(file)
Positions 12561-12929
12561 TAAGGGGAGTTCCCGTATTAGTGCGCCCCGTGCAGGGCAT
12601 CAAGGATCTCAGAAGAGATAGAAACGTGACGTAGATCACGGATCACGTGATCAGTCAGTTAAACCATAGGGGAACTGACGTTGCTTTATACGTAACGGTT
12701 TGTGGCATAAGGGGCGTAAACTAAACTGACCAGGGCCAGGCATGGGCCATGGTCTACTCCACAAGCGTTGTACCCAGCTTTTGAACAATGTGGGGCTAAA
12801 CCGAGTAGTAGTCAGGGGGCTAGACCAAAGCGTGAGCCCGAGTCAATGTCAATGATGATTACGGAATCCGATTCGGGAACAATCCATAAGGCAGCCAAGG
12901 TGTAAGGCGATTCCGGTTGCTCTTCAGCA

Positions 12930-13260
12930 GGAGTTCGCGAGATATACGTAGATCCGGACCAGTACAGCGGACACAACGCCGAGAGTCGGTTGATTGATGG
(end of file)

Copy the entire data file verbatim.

Positions 12561-12929
12561 TAAGGGGAGTTCCCGTATTAGTGCGCCCCGTGCAGGGCAT
12601 CAAGGATCTCAGAAGAGATAGAAACGTGACGTAGATCACGGATCACGTGATCAGTCAGTTAAACCATAGGGGAACTGACGTTGCTTTATACGTAACGGTT
12701 TGTGGCATAAGGGGCGTAAACTAAACTGACCAGGGCCAGGCATGGGCCATGGTCTACTCCACAAGCGTTGTACCCAGCTTTTGAACAATGTGGGGCTAAA
12801 CCGAGTAGTAGTCAGGGGGCTAGACCAAAGCGTGAGCCCGAGTCAATGTCAATGATGATTACGGAATCCGATTCGGGAACAATCCATAAGGCAGCCAAGG
12901 TGTAAGGCGATTCCGGTTGCTCTTCAGCA

Positions 12930-13260
12930 GGAGTTCGCGAGATATACGTAGATCCGGACCAGTACAGCGGACACAACGCCGAGAGTCGGTTGATTGATGG